In 2005, Verdi strongly supported the then Berlin state government of the SPD and the Left Party by cutting wages by 16%. Many additional benefits have been removed and the pace of work has drastically accelerated. For example, whereas previously a bus driver traveled up to 50 kilometers in one shift, work performance rules have now increased to 150 kilometers per shift. In addition, a whole generation of newly hired bus drivers now receive 30% less pay than their older colleagues.

The political-economic context for this drastic deterioration in working conditions and wages has been the privatization of local and long-distance public transport in all Member States of the European Union. Only the transport company with the lowest personnel costs obtains market share for a few years.

Instead of calling on transport workers across the EU to fight together against the fragmentation and destruction of local and long-distance public transport, unions and companies insisted that in addition to the tendering, direct procurement should also be possible, but only if it is ‘market oriented’. This gave domestic firms an advantage over foreign competitors when awarding contracts.

But this advantage was paid for by the elimination of tens of thousands of jobs, the dismantling of old wage systems and the introduction of low wages, as well as a deterioration of working conditions. Passenger transport on “unprofitable routes” has been reduced or completely stopped.

To impose the spiral of falling wages and tougher working conditions on the workforce, Verdi and his apparatus of shop stewards and works councils continue to rely on the tried-and-true strategy of splitting colleagues through different wage rates, shifts and schedules. systems.

Verdi’s hostility towards bus drivers became particularly evident with the outbreak of the coronavirus pandemic in 2020. “Infection, including COVID-19, is part of everyday life” and the “general risk of life,” according to the union, whose position was shared by the German Confederation of Trade Unions. The main slogan was that the buses run, whatever the cost! Only fierce resistance from the drivers forced the union and management to temporarily close the front door of the buses and take minor protective measures.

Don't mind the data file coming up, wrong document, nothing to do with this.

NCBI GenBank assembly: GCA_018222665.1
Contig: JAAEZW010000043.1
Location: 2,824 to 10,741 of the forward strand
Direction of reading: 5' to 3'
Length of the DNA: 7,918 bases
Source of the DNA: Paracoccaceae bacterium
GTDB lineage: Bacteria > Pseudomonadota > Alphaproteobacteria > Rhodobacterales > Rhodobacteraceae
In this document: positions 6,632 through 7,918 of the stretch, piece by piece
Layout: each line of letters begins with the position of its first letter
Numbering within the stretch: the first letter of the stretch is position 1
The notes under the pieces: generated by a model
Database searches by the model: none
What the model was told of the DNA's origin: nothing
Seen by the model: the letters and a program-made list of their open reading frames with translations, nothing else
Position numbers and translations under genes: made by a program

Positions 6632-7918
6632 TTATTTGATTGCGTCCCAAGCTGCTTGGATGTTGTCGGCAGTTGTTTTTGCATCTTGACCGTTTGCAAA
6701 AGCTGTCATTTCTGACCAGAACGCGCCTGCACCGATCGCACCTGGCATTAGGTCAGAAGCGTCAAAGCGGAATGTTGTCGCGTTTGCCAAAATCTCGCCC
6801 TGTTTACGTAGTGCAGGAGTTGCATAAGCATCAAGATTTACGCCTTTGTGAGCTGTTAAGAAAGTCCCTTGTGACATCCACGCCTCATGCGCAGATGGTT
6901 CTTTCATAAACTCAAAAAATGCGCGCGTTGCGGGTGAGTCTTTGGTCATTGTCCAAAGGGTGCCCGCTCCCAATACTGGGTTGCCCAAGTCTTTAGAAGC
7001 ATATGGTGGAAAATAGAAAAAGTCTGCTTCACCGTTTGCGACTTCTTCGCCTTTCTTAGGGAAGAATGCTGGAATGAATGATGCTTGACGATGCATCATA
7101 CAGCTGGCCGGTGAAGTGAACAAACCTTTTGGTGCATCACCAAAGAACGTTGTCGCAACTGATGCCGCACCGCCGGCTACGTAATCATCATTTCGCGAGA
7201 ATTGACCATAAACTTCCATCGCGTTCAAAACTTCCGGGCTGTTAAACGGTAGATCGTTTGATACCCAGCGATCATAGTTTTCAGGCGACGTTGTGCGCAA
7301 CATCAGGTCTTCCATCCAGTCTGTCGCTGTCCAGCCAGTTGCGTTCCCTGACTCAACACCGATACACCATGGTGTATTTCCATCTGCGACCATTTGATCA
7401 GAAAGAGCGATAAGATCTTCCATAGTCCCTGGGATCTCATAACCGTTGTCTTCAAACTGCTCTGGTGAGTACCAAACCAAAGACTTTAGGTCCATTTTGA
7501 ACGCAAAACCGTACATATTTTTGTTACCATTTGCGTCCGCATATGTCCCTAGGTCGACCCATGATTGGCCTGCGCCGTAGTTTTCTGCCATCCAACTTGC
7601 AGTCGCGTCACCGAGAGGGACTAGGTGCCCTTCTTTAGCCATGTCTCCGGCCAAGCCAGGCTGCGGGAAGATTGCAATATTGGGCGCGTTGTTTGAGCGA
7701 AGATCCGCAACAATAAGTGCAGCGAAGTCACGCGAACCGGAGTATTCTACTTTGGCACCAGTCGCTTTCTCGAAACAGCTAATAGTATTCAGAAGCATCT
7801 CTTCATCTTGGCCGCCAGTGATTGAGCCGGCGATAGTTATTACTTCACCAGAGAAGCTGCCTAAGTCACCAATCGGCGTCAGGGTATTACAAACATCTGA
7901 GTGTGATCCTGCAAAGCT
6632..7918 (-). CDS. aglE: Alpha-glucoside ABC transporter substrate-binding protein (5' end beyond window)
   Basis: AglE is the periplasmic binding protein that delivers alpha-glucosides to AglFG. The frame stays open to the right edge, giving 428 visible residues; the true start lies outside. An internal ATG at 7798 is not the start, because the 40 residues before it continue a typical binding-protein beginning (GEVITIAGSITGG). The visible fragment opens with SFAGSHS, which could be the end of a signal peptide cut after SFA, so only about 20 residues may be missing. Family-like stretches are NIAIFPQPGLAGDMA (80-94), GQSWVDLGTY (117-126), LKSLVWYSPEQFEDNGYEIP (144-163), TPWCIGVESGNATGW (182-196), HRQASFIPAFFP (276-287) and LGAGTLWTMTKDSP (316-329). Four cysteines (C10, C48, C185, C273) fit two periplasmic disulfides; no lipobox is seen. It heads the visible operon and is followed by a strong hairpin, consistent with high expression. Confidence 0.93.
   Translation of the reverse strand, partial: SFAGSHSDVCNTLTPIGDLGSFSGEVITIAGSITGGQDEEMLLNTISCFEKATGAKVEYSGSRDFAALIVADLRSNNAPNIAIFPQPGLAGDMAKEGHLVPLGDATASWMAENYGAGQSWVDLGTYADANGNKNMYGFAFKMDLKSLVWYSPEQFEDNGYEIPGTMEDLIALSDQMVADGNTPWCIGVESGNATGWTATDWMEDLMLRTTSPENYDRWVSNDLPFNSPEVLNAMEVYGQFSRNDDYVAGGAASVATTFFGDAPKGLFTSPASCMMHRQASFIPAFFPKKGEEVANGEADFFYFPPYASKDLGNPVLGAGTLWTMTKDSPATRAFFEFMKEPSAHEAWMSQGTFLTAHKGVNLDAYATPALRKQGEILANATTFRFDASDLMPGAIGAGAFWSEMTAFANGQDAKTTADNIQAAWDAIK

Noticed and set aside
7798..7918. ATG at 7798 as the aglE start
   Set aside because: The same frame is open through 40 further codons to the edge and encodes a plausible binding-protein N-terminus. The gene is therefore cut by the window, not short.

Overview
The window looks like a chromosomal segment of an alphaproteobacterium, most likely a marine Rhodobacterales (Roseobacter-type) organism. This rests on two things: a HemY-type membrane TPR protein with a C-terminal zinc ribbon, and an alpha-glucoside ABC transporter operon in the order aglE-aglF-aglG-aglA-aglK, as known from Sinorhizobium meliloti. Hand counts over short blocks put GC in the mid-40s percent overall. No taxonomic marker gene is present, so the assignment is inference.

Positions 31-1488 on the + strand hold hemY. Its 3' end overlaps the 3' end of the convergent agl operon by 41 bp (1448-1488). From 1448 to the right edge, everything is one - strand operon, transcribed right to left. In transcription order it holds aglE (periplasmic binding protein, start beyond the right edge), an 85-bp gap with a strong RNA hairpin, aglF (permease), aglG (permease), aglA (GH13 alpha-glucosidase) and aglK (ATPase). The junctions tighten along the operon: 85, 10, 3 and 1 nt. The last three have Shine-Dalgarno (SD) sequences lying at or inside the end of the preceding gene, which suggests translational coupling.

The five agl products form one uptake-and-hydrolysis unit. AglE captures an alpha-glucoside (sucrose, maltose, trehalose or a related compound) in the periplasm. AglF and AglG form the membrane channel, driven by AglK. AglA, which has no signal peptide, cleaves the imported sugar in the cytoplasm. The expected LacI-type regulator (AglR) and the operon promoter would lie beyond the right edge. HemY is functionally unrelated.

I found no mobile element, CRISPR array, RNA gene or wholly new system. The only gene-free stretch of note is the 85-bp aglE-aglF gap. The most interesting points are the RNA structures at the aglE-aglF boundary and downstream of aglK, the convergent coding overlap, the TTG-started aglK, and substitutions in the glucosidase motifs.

Numerous studies now show how great the risk of infection is in public transport, where hundreds of thousands of people gather every day in confined spaces. But all protective measures, except for a mask mandate on public transport, have been abolished by the Berlin state government. Compliance with the mask mandate is never monitored in practice. BVG management does not support drivers when dealing with COVID mask deniers.

It is thanks to the sense of responsibility of the working population, which represents the vast majority of passengers, that the mask obligation has been generally respected so far.

The government’s policy of mass infection, which will wreak havoc in the face of the highly contagious BA5 virus with the next fall wave, must be tackled alongside poor working and salary conditions. Current inflation and future price explosions as a result of the war and the German government’s sanctions policy will further reduce the value of wages massively.

But such a struggle is only possible in opposition to the unions. Transport companies are increasingly operating globally, so transport workers also need to organize globally. The trade unions, on the other hand, advocate a nationalist perspective. They deliberately try to isolate the struggles of one country or region from each other. They are not on the side of the workers, but on the side of big business and the state.

BVG workers are not alone: ​​they have millions of allies: bus drivers in all cities, train drivers at DB and private operators, staff on the ground and on board airports, civil servants public, delivery services, Amazon and manufacturers. , as well as nurses and educators. All these workers face the same problems and enemies.

Workers must establish independent rank-and-file committees and link up with colleagues in Britain, Poland, France, the Netherlands, Austria, across Europe and around the world.

For this reason, transport workers should support the campaign of American autoworker Will Lehman in the fight for the presidency of the United Auto Workers (UAW). He stands not to reform the union apparatus, but to abolish it and politically mobilize autoworkers through a network of rank-and-file committees, not just in the United States, but around the world. entire.

This work is also continued by the Transport Workers’ Action Committee here in Berlin, which is a member of the International Alliance of Base Committee Workers (IWA-RFC).